Citizens group says latest delay is another bad sign for Vogtle nuclear plant

Now that Southern (NYSE:SO) has said that the vendors building the Vogtle Units 3 and 4 nuclear reactors expect the project will take 18 months longer than previously expected, the Southern Alliance for Clean Energy (SACE) contends that the delays “will further erode” the project’s benefits.

Southern and subsidiary Georgia Power said in a financial filing on Jan. 29 that its contractors have concluded that construction of the two nuclear units will take 18 months longer than previously predicted. That would push back the expected commercial operation of Vogtle Unit 3 from the fourth quarter of 2017 to the second quarter of 2019. Completion of Vogtle 4 would be expected one year after that.

SACE, a vocal critic of new nuclear plants in the Southeast, argued in a Jan. 30 with the Georgia Public Service Commission that the delay diminishes any financial upside for the nuclear project.

Georgia Power and its partners are building the facility in Waynesboro, Ga.

“When construction schedule delays run over 300 or 400 days the ability to recover or mitigate lost time is dramatically reduced,” according to the SACE filing. SACE made its filing in connection with the Georgia PSC’s 11th semi-annual construction monitoring report.

Georgia Power “should not be allowed to over-collect financing costs through the Nuclear Construction Cost Recovery (NCCR) tariff above the current certified cost of $6.113 billion,” SACE asserts.

SACE also said that the Wall Street Journal recently reported that the first Chinese nuclear reactors that also use the Westinghouse Electric AP 1000 design has been pushed back to 2016. The AP 1000 design is the same design being used at both the Vogtle 3 and 4 units being built in Georgia as well as the V.C. Summer Units 2 and 3 being built by SCANA (NYSE:SCG) in South Carolina.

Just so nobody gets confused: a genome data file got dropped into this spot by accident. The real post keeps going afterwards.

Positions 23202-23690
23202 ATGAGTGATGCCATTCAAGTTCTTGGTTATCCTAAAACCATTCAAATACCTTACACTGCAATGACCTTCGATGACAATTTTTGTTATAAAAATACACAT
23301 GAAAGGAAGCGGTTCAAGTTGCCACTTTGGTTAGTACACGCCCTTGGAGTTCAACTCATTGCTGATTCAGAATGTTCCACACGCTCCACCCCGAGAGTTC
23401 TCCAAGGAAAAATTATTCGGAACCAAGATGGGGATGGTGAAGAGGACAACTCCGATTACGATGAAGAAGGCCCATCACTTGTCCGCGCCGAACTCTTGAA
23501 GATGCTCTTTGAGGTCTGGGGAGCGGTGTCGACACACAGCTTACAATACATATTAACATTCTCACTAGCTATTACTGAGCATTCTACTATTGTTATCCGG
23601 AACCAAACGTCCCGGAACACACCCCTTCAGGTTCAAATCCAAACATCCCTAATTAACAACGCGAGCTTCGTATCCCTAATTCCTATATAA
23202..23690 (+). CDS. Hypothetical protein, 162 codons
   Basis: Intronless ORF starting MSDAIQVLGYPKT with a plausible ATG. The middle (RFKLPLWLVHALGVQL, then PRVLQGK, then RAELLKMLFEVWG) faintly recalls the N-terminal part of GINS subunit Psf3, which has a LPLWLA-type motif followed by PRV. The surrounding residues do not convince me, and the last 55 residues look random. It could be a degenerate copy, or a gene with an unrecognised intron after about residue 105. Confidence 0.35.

The citizen group calls this “an early warning that similar problems will occur on the American projects unless the technical issues are resolved.”

SACE also argues that the absence of a final, complete “integrated project schedule” is unreasonable and imprudent. The brief was filed for SACE by its attorney, Robert Baker.

 

About Wayne Barber 4201 Articles
Wayne Barber, Chief Analyst for the GenerationHub, has been covering power generation, energy and natural resources issues at national publications for more than 20 years. Prior to joining PennWell he was editor of Generation Markets Week at SNL Financial for nine years. He has also worked as a business journalist at both McGraw-Hill and Financial Times Energy. Wayne also worked as a newspaper reporter for several years. During his career has visited nuclear reactors and coal mines as well as coal and natural gas power plants. Wayne can be reached at wayneb@pennwell.com.